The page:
But it’s essential to be realistic about minoxidil’s potential. Organizations like the American Hair Loss Association have said while it can be beneficial, drugs like minoxidil should not be the “first line of attack” in fighting hair loss.
Finally, this medication is but a temporary fix for hair loss and does not address the root causes of the problem. Once you stop treatment, hair will begin to fall out again.
Finasteride is quite similar to minoxidil in that it is a popular medication used to treat hair loss.
Originally developed to treat enlarged prostrate glands, finasteride influences the enzyme Type 2 Alpha-reductase, which is responsible for DHT production.
By lowering hormone levels in the body, it is thought the medicine helps prolong the growth of hair follicles and limit shrinking. That said, like minoxidil, the results will fade once you stop taking finasteride.
Dutasteride is another drug that aims to reduce the levels of DHT in the body. It is an effective way to limit and prevent hair loss before any extensive damage has been done. It does this in two ways.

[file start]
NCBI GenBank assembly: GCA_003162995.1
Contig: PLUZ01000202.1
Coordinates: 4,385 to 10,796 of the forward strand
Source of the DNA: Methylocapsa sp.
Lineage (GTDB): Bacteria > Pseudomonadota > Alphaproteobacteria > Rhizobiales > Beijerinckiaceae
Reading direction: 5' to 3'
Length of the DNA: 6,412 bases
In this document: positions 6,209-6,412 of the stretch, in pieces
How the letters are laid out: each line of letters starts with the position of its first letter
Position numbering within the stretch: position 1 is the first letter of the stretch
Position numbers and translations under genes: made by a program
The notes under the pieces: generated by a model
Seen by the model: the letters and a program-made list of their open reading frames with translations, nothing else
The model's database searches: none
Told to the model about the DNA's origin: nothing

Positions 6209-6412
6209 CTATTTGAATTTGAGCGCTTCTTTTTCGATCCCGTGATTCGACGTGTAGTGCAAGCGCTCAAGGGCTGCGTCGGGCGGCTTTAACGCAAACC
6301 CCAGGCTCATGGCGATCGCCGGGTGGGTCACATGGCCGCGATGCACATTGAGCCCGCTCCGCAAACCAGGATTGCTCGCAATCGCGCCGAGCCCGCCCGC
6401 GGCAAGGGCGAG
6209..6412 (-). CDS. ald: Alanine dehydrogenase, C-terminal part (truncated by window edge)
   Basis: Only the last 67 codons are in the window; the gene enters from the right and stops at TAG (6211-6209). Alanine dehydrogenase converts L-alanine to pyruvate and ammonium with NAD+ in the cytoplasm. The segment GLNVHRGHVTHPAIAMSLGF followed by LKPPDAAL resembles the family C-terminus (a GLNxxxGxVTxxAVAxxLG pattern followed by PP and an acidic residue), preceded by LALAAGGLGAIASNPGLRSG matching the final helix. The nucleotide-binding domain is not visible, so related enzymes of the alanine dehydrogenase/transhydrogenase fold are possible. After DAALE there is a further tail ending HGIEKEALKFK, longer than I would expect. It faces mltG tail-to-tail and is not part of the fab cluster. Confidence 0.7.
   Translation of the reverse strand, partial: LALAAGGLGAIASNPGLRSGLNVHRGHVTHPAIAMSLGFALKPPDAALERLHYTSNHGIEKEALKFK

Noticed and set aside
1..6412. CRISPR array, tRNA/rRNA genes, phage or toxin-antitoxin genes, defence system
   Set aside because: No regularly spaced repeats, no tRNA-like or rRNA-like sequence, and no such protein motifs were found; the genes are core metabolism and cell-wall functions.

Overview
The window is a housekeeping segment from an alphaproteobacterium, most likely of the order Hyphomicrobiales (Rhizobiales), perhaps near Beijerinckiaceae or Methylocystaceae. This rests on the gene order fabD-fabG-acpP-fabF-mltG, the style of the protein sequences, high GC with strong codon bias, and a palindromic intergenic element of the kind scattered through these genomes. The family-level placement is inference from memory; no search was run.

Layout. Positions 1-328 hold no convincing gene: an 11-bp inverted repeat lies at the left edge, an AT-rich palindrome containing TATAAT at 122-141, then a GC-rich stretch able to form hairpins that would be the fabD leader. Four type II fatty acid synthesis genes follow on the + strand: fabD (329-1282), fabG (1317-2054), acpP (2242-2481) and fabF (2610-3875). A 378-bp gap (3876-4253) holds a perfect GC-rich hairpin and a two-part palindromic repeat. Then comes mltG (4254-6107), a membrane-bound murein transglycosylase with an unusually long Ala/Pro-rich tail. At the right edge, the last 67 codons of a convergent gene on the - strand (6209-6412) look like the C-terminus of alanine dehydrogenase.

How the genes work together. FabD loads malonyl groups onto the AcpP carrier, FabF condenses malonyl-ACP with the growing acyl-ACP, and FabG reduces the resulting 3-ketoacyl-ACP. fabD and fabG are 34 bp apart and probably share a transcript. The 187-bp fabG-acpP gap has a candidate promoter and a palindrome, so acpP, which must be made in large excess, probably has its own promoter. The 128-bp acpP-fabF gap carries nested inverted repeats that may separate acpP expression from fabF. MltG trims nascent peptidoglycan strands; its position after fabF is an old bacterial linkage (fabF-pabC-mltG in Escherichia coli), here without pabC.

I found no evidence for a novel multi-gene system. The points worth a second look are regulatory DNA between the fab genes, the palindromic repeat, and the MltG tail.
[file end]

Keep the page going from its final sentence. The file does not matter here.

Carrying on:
Like finasteride, it inhibits Type 2 Alpha-reductase enzymes from DHT production. It also works on Type 1 of the enzyme, resulting in a bigger drop in DHT levels.
That said, dutasteride is only effective if taken consistently. Once you stop, its effects will fade.
Also known as Aldactone, this medication is primarily used to treat female pattern baldness and is often prescribed after other medicines fail to make noticeable improvements.
It works by slowing down and limiting the production of androgens in the body, including DHT. Studies have shown that taking spironolactone can lead to increased hair growth and thicker hair.
That said, it can take longer to work than other treatments, so you must be patient and consistent with your use.
2. Hormone therapy
If a hormone imbalance is causing your hair loss, then this treatment can be an effective way to improve hair density. It is beneficial for menopausal women, as it can increase estrogen and progesterone levels.
3. PRP for hair loss
Platelet-rich plasma is an innovative treatment that uses your own platelets in the blood to stimulate hair growth and accelerate healing.
Though still relatively new, PRP has promising results, though continued treatment is required to maintain results. Once you stop, you will lose hair again.
4. Low-level laser therapy
Another innovative treatment for hair loss is low-level laser therapy. This light therapy exposes your scalp, improving blood flow and ensuring hair follicles receive all the necessary nourishment.
It can help stimulate new hair growth in men and women and can come in many different devices, including laser caps, for comfort and convenience.
5. Hair transplants